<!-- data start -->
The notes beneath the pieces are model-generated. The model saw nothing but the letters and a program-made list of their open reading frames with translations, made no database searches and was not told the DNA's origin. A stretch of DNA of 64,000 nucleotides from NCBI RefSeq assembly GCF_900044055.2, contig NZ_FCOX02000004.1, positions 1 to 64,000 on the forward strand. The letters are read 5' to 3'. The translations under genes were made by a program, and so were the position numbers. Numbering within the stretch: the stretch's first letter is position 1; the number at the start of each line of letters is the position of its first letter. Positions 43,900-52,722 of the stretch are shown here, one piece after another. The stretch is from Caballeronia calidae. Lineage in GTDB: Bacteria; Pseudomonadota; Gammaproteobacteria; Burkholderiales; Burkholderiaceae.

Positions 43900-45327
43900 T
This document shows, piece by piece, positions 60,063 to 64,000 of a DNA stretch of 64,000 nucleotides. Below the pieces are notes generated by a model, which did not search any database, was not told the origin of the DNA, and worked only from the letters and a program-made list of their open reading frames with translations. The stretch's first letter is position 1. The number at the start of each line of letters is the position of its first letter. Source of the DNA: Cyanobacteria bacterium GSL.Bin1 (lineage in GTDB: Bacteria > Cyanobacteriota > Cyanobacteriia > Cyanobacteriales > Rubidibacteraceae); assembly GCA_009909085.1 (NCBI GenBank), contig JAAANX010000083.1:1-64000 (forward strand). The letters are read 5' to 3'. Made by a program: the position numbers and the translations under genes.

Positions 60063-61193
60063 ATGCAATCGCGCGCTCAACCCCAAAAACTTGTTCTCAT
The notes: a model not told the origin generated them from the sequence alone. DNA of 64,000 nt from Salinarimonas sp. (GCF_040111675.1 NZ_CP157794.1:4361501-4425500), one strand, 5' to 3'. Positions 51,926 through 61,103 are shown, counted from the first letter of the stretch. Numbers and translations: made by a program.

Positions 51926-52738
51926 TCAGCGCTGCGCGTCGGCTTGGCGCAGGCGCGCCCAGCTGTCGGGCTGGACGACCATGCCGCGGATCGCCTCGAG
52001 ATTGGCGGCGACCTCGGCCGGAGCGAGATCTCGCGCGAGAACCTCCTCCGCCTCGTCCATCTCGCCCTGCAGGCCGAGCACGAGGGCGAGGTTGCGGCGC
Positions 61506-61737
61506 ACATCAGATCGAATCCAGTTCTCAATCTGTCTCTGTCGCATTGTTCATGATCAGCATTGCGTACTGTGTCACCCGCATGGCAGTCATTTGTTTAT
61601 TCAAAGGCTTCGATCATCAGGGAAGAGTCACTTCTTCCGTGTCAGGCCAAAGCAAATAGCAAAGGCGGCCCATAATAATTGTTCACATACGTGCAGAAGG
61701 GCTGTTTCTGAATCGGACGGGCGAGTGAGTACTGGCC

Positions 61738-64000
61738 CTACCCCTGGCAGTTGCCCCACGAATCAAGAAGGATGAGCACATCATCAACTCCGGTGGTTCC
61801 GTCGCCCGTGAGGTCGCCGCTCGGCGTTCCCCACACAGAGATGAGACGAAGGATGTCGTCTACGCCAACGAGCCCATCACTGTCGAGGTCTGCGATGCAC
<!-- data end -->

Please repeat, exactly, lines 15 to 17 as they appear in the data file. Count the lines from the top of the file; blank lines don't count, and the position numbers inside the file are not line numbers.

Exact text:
Positions 61738-64000
61738 CTACCCCTGGCAGTTGCCCCACGAATCAAGAAGGATGAGCACATCATCAACTCCGGTGGTTCC
61801 GTCGCCCGTGAGGTCGCCGCTCGGCGTTCCCCACACAGAGATGAGACGAAGGATGTCGTCTACGCCAACGAGCCCATCACTGTCGAGGTCTGCGATGCAC